And so it happened that we took up our minor roles in telling America about Barack Obama again in 2007 and 2008. Milling around the Hyatt (the same one) on Super Tuesday after a long day of phone-banking I got interviewed by a reporter from Portugal. I always wondered if I spent a moment representing young, engaged America to the Portugese radio-listening public. That night's speech was one of his best, but it came at a hard time; the big primary states were not going well and the delegate-rich caucuses hadn't come in yet. I left the hotel that night thinking that he was one more contest away from losing the nomination; not until I got home and heard the late results did I see that he had, in fact, put himself in position to win the whole thing.

I mention all of this relative proximity to the man to point out that he has always been misunderstood, not least by his admirers. The wild-eyed radical of the Fox News imaginary is a laughable cartoon compared to a man who obviously owes a much greater debt to the rueful liberalism of Abraham Lincoln or the irony of T.S. Eliot than to, I don't know, Paolo Friere or Rigoberta Menchu. The candidate of blind optimism actually tempers his most stirring statements with an implied "or maybe not." That night in February, 2008 he talked about community organizing and the conviction that "we are the ones we've been waiting for." The point being, as I see now, not just that we have power and democratic accountability, but that no one is going to come to our rescue. The people who inscribed a peace sign into his 2008 logo didn't get him. The pundits who claimed he was a lightweight who was never really tested or vetted obviously didn't get him. The people who said that his listless October 3 debate performance bespoke a boredom with the presidency and a desire to move on to other things (every four years, as someone who imagines him or herself to be clever, seems to have noted) didn't get him. He's eluded us, quite brilliantly at times, and as he stands successfully re-elected he will continue to do so, in a way that I don't think any president in my lifetime has eluded his contemporaries.

It's been a long four years (and almost six since the beginning of the 2008 campaign). My politics are not quite what they were, and neither are the country's. There were good reasons to vote for his opponent, without any doubt. In a different mood I could praise or blame the president's record for this or that achievement or failing; there have been quora of both. But what I've been thinking about since watching that video on the morning of election day is the fact that I've never before watched a politician up close going from the state senate to the presidency, and I may never do so again. That's what's so curious about the emotional dimensions of electoral politics. It's not hard for me to understand, now, why people become bonded with great intensity to politicians who, when they reach the national stage, strike the rest of us as rather indifferent in eloquence or charisma--why we become invested in inflating their gifts and minimizing their flaws.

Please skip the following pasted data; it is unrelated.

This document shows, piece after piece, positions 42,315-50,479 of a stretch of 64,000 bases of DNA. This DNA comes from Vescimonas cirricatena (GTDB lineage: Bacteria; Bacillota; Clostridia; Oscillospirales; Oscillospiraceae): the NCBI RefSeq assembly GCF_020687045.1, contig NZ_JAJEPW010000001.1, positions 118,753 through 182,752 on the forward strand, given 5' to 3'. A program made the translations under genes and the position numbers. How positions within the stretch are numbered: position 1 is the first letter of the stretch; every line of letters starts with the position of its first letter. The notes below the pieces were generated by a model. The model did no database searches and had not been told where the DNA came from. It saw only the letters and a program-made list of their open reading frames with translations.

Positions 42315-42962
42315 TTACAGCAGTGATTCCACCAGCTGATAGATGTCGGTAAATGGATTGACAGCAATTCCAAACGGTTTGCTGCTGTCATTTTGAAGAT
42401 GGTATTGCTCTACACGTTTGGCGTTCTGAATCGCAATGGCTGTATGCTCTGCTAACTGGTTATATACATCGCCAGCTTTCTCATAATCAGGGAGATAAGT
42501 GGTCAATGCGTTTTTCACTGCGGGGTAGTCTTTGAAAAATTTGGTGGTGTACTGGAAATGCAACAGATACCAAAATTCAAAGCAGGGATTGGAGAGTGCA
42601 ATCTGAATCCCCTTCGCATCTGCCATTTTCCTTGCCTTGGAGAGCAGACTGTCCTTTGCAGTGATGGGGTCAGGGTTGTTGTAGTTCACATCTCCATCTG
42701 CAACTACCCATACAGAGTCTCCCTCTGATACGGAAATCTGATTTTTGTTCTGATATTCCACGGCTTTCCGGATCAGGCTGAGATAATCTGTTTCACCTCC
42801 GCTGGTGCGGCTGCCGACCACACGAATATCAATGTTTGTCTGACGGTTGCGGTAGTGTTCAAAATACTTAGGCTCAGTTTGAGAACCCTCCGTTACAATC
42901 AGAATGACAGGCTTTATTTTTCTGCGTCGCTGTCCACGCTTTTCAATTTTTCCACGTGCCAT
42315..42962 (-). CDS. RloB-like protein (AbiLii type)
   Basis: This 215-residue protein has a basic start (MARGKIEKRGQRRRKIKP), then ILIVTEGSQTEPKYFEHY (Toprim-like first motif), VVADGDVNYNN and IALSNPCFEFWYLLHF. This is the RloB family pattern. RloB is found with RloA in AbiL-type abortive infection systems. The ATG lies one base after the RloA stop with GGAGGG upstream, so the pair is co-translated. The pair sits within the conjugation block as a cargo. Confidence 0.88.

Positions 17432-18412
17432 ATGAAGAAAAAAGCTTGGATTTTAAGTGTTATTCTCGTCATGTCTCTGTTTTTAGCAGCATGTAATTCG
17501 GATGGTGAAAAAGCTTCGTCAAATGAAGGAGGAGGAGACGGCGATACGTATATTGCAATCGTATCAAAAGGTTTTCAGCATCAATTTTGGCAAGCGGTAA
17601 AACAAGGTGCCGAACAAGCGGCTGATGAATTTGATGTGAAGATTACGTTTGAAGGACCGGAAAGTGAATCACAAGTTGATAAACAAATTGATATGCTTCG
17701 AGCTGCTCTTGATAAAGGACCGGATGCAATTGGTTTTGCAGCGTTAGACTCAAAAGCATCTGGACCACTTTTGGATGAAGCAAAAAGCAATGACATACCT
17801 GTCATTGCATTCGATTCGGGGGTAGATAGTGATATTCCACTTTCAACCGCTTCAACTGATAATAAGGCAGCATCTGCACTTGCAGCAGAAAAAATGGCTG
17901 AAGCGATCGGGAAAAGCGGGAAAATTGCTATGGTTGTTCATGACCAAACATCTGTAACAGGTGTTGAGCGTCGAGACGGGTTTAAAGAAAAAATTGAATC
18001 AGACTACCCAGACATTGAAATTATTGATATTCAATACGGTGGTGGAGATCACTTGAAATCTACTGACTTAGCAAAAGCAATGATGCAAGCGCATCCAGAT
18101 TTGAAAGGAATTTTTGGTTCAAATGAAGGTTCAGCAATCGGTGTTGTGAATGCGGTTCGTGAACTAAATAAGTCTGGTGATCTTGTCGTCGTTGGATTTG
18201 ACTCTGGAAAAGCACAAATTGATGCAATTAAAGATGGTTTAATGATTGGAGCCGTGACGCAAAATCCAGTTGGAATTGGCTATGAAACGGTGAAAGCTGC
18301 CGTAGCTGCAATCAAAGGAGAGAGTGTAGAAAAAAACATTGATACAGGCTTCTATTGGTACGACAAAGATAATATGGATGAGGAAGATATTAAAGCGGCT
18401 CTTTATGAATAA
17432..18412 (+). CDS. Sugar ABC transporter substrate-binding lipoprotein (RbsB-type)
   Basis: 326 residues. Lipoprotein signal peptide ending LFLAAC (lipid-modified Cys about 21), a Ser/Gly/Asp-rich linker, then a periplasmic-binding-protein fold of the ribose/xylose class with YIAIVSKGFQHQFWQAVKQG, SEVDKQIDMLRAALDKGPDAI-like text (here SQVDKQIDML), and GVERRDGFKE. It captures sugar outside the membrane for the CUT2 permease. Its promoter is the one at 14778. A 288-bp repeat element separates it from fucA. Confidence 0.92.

And there are some gifts that, come what may, will never need to be inflated. I was at Grant Park in 2008 but at home in the suburbs in 2012. I watched the president's speech from McCormick Place, and I was struck by his phrase "The freedom which so many Americans have fought for and died for come with responsibilities as well as rights. And among those are love and charity and duty and patriotism." It was an echo of his convention speech:

We, the people — (cheers) — recognize that we have responsibilities as well as rights; that our destinies are bound together; that a freedom which asks only, what's in it for me, a freedom without a commitment to others, a freedom without love or charity or duty or patriotism, is unworthy of our founding ideals, and those who died in their defense.

This is theological language. It is, I am certain, his own wording. No speechwriter worth his or her salt would ever use the word "charity." It's an old word for an old virtue that has been abused and bedraggled in every possible way. It goes back to those 2004 speeches when he would insist, "I am my brother's keeper; I am my sister's keeper." It made me think, after all this, of that curiously restrained senate campaign and the circumspect way in which Obama discussed a president who was shockingly unpopular among Democrats. Long views are as overrated in politics as they are in everything else, but I can't help but wonder about that fact. The point about charity is that it is something we all must depend on, one way or another, at some point in our lives, even if it is just in the interpretation of our intentions. Winners and losers, in politics and in life, need to be kept by their fellow citizens. 

The interminable campaign has come to an end. In a way that still confuses me, I'll miss it forever. 

posted by Benjamin Dueholm | 3:56 AM